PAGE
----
January 14, 1967.
Counterculture icon, Timothy Leary, stands before a free-loving gathering of some 30,000 hippies.
They’ve come to San Francisco to attend the legendary Human Be-In, on a quest to explore a different approach to, well, everything. A few month’s later, some 100,000 will reconvene in Haight-Ashbury for what will become known as the famed Summer of Love.
When Leary takes the mic in January, he implores his band of consciousness explorers to “turn on, tune in, drop out.” He has offered this same phrase in a talk given in New York City a few months earlier, and self-titled a philosophical album around it. But, here in the crowd, it takes on it’s own life becomes a rally-cry for a generation.
Mainstream America, at the time fueled by a largely culturally conservative ethos, attacks the phrase, ignoring the deeper exploration of connection and consciousness, and instead labels it a reckless, valueless call to drugs. In no small part, because it’s easier to focus on the psychedelics, long hair and weird clothes than the endemic, existential unrest that’s been fermenting under a gloss of “everything’s okay” for decades.
Everything, in fact, is not okay. And, the real energy behind the movement, the bigger provocation comes from a reckoning of this fact. An awakening to a bigger commitment to step outside “the box,” and explore what it really means to be alive. To make meaning and love. To contribute to society on a level beyond just personal gain. That is what really drove Leary and many others in the counterculture hippie revolution.
The psychedelics were a tool for the consciousness crusaders and a convenient flashpoint for those who preferred not to have mainstream culture’s boat rocked. More than 15 years later, Leary speaks to this misinterpretation in his autobiography, Flashback:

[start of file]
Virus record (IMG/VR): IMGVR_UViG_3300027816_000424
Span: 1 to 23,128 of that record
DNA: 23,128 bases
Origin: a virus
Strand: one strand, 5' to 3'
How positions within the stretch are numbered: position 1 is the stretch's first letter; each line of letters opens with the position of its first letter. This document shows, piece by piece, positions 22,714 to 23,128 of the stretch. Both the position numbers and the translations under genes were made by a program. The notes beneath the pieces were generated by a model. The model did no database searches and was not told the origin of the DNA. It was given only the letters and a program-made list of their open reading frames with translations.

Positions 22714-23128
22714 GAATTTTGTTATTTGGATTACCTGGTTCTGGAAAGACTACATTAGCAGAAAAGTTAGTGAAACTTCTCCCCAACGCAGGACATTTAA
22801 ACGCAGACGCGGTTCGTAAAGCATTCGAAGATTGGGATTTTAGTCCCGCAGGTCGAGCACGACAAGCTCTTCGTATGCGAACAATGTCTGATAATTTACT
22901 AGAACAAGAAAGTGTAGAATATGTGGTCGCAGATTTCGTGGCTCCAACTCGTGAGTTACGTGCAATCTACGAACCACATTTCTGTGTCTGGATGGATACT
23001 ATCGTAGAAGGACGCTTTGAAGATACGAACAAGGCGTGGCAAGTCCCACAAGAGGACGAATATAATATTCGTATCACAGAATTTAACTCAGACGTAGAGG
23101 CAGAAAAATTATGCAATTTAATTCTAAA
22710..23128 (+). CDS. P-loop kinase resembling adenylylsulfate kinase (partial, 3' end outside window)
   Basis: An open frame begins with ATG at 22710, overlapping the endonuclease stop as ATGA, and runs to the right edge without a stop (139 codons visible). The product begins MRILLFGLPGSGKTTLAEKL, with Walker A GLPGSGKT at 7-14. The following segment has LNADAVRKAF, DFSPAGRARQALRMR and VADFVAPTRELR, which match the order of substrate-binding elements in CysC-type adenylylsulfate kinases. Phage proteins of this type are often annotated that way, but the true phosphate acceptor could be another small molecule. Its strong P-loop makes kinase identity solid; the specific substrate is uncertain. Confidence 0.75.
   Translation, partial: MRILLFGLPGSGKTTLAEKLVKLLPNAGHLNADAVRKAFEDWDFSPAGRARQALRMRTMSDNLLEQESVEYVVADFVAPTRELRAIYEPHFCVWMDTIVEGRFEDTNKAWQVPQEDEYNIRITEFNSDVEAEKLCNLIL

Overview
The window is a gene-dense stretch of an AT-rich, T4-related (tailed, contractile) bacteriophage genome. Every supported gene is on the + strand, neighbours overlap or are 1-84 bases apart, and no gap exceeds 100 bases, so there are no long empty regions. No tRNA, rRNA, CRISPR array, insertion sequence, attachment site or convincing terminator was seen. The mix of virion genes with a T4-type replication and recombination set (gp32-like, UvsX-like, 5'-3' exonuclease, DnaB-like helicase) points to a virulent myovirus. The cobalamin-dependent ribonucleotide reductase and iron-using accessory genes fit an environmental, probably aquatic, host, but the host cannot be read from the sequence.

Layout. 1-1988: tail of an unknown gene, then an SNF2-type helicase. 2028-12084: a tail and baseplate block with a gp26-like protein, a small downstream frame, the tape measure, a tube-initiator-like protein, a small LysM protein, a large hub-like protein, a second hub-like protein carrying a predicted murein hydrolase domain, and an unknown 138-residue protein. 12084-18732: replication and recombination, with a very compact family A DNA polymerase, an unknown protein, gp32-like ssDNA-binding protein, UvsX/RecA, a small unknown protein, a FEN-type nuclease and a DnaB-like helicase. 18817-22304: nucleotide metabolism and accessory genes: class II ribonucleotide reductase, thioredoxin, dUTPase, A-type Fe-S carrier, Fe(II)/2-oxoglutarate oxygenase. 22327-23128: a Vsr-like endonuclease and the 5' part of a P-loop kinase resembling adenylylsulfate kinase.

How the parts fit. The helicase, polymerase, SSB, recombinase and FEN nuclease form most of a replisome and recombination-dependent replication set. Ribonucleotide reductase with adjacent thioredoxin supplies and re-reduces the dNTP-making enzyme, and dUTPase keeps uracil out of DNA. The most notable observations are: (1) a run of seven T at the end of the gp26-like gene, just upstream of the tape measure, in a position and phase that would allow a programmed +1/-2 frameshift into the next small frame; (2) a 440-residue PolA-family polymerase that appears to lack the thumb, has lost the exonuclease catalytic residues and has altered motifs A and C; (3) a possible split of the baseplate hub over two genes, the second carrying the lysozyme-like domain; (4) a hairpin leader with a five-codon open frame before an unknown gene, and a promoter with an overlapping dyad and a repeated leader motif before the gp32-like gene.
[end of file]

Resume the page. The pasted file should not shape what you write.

“Turn on” meant go within to activate your neural and genetic equipment. Become sensitive to the many and various levels of consciousness and the specific triggers that engage them. Drugs were one way to accomplish this end. “Tune in” meant interact harmoniously with the world around you – externalize, materialize, express your new internal perspectives. “Drop out” suggested an active, selective, graceful process of detachment from involuntary or unconscious commitments. “Drop Out” meant self-reliance, a discovery of one’s singularity, a commitment to mobility, choice, and change. Unhappily my explanations of this sequence of personal development were often misinterpreted to mean “Get stoned and abandon all constructive activity.”
Truth is, I’m not all that interested in going down the psychedelic wormhole. What does interest me, though, is the bigger idea behind Leary’s words. Turn on, tune in, drop out. And, I wonder if they’re as relevant today as they were then. Maybe more.
We live life at a maniacally fast pace. Head’s down, success-minded, massively-reactive and disconnected. Room to breathe, space to think and moments to feel, largely the stuff of dreamers and somedays. We’re so caught up in leaning in, winding up and getting ahead, that we’ve lost the grace of stepping back, winding down and realizing that so much of what we aspire to acquire and become is and, has always been, right here in front of us. Right here inside of us. Right here beside us. If we’d only pause long enough to see it. Feel it. Be it.